One had a sense of being overwhelmed at the beginning of a project. She was always starting from scratch, and there was always the chance that, this time, she wouldn’t be able to understand, that something would simply be beyond her.
Sofia straightened her back.
I am Mendes, she thought. Nothing is beyond me. The Sparrow, by Mary Doria Russell
It was predictable, in hindsight. Everything about the history of the Society of Jesus bespoke deft and efficient action, exploration and research. During what Europeans were pleased to call the Age of Discovery, Jesuit priests were never more than a year or two behind the men who made initial contact with previously unknown peoples; indeed, Jesuits were often the vanguard of exploration.
The United Nations required years to come to a decision that the Society of Jesus reached in ten days. In New York, diplomats debated long and hard, with many recesses and tablings of the issue, whether and why human resources should be expended in an attempt to contact the world that would become known as Rakhat when there were so many pressing needs on Earth. In Rome, the questions were not whether or why but how soon the mission could be attempted and whom to send.
The Society asked leave of no temporal government. It acted on its own principles, with its own assets, on Papal authority. The mission to Rakhat was undertaken not so much secretly as privately—a fine distinction but one which the Society felt no compulsion to explain or justify when the news broke several years later.
The Jesuit scientists went to learn, not to proselytize. They went so that they might come to know and love God’s other children. They went for the reason Jesuits have always gone to the furthest frontiers of human exploration. They went ad majorem Dei gloriam: for the greater glory of God.
They meant no harm. Mary Doria Russell, prologue to The Sparrow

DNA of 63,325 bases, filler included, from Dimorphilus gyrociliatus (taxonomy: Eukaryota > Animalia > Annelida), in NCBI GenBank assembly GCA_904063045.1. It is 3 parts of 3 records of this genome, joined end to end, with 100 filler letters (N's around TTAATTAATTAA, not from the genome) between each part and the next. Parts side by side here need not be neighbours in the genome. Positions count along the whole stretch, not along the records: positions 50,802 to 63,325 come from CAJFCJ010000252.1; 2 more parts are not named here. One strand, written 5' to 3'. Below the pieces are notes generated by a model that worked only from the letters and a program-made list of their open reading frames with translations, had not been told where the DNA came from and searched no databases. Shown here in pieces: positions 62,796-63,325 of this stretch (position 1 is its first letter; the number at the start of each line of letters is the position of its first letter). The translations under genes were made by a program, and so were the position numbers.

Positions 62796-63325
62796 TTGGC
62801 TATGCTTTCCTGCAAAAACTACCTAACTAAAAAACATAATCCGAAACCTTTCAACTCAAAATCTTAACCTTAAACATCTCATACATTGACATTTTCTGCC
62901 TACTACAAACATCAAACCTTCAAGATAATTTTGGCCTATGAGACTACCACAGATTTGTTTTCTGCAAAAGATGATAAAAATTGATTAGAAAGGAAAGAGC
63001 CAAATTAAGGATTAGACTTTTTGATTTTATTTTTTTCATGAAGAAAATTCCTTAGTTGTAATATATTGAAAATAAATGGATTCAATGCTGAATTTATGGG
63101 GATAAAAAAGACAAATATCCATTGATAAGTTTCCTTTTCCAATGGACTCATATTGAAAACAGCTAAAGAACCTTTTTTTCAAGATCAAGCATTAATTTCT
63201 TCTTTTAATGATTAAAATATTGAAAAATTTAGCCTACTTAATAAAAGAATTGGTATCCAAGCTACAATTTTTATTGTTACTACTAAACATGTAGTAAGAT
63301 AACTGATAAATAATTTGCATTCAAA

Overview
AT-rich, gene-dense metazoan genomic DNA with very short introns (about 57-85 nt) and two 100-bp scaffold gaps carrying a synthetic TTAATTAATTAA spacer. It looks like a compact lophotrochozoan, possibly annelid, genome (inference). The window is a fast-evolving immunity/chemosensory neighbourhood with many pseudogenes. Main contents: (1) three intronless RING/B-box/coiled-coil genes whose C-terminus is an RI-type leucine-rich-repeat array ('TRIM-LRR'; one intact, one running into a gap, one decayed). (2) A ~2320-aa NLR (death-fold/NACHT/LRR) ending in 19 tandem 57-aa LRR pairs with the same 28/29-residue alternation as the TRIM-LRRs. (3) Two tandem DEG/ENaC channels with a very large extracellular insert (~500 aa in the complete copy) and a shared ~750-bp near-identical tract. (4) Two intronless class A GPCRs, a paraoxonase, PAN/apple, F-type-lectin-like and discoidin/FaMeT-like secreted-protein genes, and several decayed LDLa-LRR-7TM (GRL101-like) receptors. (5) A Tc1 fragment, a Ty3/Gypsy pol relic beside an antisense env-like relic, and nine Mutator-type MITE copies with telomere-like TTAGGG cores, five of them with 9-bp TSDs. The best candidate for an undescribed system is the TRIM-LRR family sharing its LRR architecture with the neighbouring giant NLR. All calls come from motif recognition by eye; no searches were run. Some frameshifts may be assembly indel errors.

Thinking about that quote I just reblogged and also and forever thinking about that quote from The House on Mango Street. Thinking about how my grandparents are always taking money from their special funeral fund to give to my mother, my sister and I, because neither of us fuckups seem to be able to take care of ourselves. Thinking about how life is when you’re poor and you happen to be the “successful” one in your family. How you carry them with you always, how they carry you with them too, because it’s not like you have a choice. Thinking about how if I get that contract I was hoping to get I can pay for my mother to get her dog to the vet to have his tumour removed, because this is where we are right now. And how if I ever get to that dream job, in ten years if I’m lucky, I might get to travel, and I might be justified in the eyes of all those who said I would go on to do great things, but most of all I might make so much money that no one in my family will ever have to worry about being buried in a pauper’s grave or let their dog die because they can’t afford to pay the vet.
When I was sixteen I was going out with a guy from my school who sung in a band, and I made his life so miserable that he actually wrote (and later recorded) a song about it. A guy wrote a song about what a terrible person I am. I’ve been thinking about this often lately.